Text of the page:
I remember all this as a somewhat challenging time for us.
But, fundamentally ViaSat was a profitable & still growing company & there were investors who DID think this made sense. I remember one who said we had a great 20 year track record, if we thought this was the best thing we had ever done, then buying our stock at half price was a big opportunity. He bought a LOT of stock. Overall we raised close to a $1B including the first significant amount of debt we ever had, to build & launch the satellite, build out a huge fiber network, & acquire WildBlue, to deliver a retail consumer broadband service.
Throughout it all, we all believed that we were going to transform satellite broadband. I kind of was envisioning this transition scene in 2001.
At CES in Jan 12 – almost exactly 4 years after the public announcement – we introduced the Exede broadband service using ViaSat-1. This title from an article on the tech blog Ars Technica may have been the best at capturing what many people thought about the state of satellite broadband before ViaSat-1, and the impact all those Gbps could have. We even got recognized by mainstream media like Popular Science & the Guinness Book of World Records.
Then earlier this year, the FCC published the latest in their series Measuring Broadband America. This was the first time they thought it would be worthwhile to include satellite – our Exede service. They were quite surprised, but included the results & some nice words around it. Satellite had a poor reputation for NOT even delivering even the low ~1 Mbps-ish speeds promised. But, here we were offering for $50/mo 12 Mbps & we did the best at OVER delivering compared to our rated speed. Better than DSL, cable & fiber.
And, you can see Wall Street came around, too. Here’s our stock price picking up from where that last chart left off. It’s in the range of double what it was before we started ViaSat-1.
I think one of the biggest impacts ViaSat-1 will make is still yet to come. Even before the satellite was launched JetBlue Airlines came to believe in our vision of fast satellite broadband. We got FAA & FCC certification this summer & the first aircraft is in test flights now. It will make its official first public debut in a few weeks. It’ll be the first in flight WiFi able to give high speed connections to EVERYONE on board. And, it’s economical enough that JetBlue is going to start by offering it for free.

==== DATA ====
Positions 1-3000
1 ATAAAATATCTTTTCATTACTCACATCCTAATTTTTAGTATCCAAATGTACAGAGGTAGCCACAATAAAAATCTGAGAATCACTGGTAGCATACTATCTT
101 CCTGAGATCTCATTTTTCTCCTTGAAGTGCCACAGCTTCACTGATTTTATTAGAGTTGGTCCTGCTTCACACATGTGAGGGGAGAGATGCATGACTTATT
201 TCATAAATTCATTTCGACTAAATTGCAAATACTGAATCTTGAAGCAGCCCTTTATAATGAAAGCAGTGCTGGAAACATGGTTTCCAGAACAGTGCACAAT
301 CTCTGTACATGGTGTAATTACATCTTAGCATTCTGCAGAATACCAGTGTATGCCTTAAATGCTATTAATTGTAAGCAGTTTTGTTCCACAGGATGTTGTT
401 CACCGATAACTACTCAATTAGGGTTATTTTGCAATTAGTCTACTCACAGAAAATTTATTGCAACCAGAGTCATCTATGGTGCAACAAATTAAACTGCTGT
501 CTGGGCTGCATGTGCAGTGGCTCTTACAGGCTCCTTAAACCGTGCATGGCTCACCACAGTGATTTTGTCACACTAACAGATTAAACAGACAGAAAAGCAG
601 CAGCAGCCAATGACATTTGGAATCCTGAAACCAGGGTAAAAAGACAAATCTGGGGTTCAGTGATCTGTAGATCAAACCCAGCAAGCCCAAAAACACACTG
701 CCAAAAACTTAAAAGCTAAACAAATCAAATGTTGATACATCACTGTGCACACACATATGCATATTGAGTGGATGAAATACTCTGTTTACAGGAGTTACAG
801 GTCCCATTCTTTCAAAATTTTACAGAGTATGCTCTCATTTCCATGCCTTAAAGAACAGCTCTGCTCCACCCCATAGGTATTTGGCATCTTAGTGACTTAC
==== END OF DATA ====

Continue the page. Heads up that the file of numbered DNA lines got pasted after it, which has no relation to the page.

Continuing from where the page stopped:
So, overall it’s a very cool story. Here’s a famous quote from Sir Arthur that sums up the experience well. He describes the 3 phases that anything really new & innovative goes through. It can’t be done. Well, maybe it can, but it wouldn’t be worth it. And, finally “I knew it all along”.
It seems like we should be declaring victory & riding off into the sunset.
But, the plan all along was to show that Gbps in space was what mattered & then to keep going. So, in May we started ViaSat-2 with Boeing. We have a new architecture that builds on ViaSat-1, but should have twice the bandwidth economics, 7 times the coverage area, & unprecedented flexibility in managing all that bandwidth. The ocean coverage should be really exciting.
We don’t have photos from the board meeting where we discussed ViaSat-2, which is an even bigger investment than ViaSat-1 was. Our board is a little older & wiser this time. But, here’s kind of the impression I have of that meeting.
We’re back to Phase 1 of Sir Arthur’s 3 phases of reaction. Here’s another of his famous quotes, that I really like, “Any sufficiently advanced technology is indistinguishable from magic”. We are already getting this reaction to what we’re aiming to do with ViaSat-2. We know people are saying it’s impossible unless we have some kind of magic. How cool is that? We have some really ambitious technologies we’ve been working on to improve on ViaSat-1 & we’re betting a lot that they’ll work.
I’ll leave you with this image from the end of 2001. It’s how we think about the ViaSat-1 story. We’re hoping it’s just the beginning of what we can do.
Thank you once again. For the recognition & for listening to our story. One last great quote & image to think about.